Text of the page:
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I live on a sloped lot in desert country. There is little vegetation on the lot - bushes and small trees. When it rains there is 99% runoff. I want to channel the water so that it does not eat away existing structures. I have earthen (natural soil) ditching now. I am looking for ideas of what to use to remove the water without losing too much cover - with some esthetic appeal.

  • Hey, I actually taught grading and drainage in another life! Send a few pictures!! – stormy Apr 26 '16 at 22:42
  • pictures and a site plan with the slope. Where do you want the water to go? Are you intending to grow plants with it? More details=better answer – kevinsky Apr 26 '16 at 23:40
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    In a desert environment, you would do better (IMHO) to work on swales and similar features to encourage as much water as possible to slow down, stop, and soak into the ground before you let it run away, rather than trying to get it to drain even faster... – Ecnerwal Apr 27 '16 at 1:12
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    @Ecnerwal that's what I was thinking, get the water to stay. In Florida where it can get VERY dry, almost desert dry in some places, we built berms around the edges of our property to make the water go down into the soil rather than run off into the storm drains where it does no good except get polluted. – Escoce Apr 27 '16 at 2:19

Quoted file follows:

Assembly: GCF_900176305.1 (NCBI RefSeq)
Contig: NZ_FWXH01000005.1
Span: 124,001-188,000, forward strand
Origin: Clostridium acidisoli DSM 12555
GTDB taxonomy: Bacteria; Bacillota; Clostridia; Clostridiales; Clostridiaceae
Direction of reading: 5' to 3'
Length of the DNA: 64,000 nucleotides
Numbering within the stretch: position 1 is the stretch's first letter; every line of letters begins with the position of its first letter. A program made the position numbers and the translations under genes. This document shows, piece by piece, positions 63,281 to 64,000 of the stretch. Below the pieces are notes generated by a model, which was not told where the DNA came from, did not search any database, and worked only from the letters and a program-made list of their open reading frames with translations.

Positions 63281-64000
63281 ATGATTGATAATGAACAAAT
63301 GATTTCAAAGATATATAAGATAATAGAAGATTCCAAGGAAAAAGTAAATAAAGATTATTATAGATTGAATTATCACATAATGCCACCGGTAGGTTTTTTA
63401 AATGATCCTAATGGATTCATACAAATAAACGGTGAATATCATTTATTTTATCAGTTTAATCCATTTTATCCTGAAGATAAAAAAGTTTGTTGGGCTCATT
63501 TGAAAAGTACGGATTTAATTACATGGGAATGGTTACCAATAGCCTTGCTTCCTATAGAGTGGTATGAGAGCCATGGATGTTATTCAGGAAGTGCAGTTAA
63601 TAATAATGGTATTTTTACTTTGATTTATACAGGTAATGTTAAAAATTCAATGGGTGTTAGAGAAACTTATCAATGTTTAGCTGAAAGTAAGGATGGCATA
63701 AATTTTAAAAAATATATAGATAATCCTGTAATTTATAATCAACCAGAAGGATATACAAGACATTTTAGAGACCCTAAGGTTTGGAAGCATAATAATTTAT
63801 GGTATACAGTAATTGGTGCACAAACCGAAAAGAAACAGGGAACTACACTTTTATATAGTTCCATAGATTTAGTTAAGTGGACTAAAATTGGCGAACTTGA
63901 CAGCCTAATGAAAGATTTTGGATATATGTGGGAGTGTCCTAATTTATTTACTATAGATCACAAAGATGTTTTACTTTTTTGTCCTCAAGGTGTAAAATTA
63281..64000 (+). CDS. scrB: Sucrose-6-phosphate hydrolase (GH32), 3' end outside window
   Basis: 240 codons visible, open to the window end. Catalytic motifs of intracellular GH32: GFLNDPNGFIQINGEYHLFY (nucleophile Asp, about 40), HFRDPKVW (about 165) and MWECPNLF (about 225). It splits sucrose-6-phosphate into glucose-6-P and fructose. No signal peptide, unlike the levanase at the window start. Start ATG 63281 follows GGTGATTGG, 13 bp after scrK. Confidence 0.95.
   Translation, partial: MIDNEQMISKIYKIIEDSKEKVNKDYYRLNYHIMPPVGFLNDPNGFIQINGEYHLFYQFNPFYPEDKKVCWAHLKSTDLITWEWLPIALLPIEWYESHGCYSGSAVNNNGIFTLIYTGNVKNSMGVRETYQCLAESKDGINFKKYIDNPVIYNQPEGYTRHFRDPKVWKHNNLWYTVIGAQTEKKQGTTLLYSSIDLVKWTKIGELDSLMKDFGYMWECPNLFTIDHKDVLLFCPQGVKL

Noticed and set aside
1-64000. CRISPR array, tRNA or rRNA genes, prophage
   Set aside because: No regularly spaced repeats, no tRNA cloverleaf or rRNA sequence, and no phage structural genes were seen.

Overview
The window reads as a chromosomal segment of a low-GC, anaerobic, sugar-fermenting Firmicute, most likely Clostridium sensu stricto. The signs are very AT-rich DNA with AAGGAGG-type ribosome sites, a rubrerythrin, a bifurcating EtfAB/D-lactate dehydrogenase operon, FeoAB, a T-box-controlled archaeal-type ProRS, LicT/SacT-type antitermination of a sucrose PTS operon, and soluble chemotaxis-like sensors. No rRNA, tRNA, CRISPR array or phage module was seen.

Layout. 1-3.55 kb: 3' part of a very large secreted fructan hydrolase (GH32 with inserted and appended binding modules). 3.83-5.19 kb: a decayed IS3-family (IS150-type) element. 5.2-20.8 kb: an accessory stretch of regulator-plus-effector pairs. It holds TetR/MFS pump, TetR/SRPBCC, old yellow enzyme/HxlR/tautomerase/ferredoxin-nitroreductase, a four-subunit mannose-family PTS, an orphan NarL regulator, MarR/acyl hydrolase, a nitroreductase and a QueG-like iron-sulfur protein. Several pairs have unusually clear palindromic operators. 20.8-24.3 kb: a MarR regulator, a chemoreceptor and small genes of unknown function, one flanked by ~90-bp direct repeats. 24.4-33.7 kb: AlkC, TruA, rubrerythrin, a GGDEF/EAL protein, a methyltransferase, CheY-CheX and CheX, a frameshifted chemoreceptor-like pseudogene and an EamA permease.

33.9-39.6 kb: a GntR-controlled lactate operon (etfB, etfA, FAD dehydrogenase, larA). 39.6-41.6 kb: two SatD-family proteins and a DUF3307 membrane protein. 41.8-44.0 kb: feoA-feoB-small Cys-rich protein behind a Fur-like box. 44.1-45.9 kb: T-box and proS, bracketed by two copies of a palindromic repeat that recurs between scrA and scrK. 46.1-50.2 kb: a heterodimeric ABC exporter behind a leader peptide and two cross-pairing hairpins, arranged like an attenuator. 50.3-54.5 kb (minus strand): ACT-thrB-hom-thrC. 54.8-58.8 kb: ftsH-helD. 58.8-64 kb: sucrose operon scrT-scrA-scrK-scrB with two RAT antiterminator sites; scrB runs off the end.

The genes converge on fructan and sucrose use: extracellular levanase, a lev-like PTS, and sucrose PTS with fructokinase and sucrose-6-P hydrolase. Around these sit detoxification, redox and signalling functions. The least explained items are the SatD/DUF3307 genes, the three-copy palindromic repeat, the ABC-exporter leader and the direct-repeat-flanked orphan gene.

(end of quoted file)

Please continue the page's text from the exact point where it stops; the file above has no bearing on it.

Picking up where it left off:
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If you're living in desert country, you should be aiming to capture as much rainwater as possible, and prevent it from leaving your property if you can. If the property is sloping, you need to build swales on contour with the dirt excavated from the swale used to build berms on the downhill side of the swale where you then plant deep rooting plants to hold the berm in place. If there's a lot of water, it can also be directed into ponds for storage or underground storage if it's really a desert.

Geoff Lawton has done a lot of work in Jordan in re-greening the desert using various permaculture techniques, and the first part of the video discusses water capture.

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  • Catching rainwater is actually a good idea but may be illegal in some US states. Also it's not practical to cover his whole property with tarps. Redirecting water is still the OPs best bet. – Bulrush May 3 '16 at 13:27
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If you can dig small 6" deep ditches, and it's legal (it's illegal in most US campgrounds to use even 1" deep trenches around a tent or anywhere else), and they stay formed, use that to collect and redirect runoff. If not, line the ditches with house gutters and stake them in place somehow.

I don't know exactly how your soil is, but you might have to put a 6-12" stake in a hole in the bottom of the gutter. Before putting the stake in the gutter hole, fill the hole with silicone caulk to prevent leaks, then pound the stake right through the hole and the caulk.

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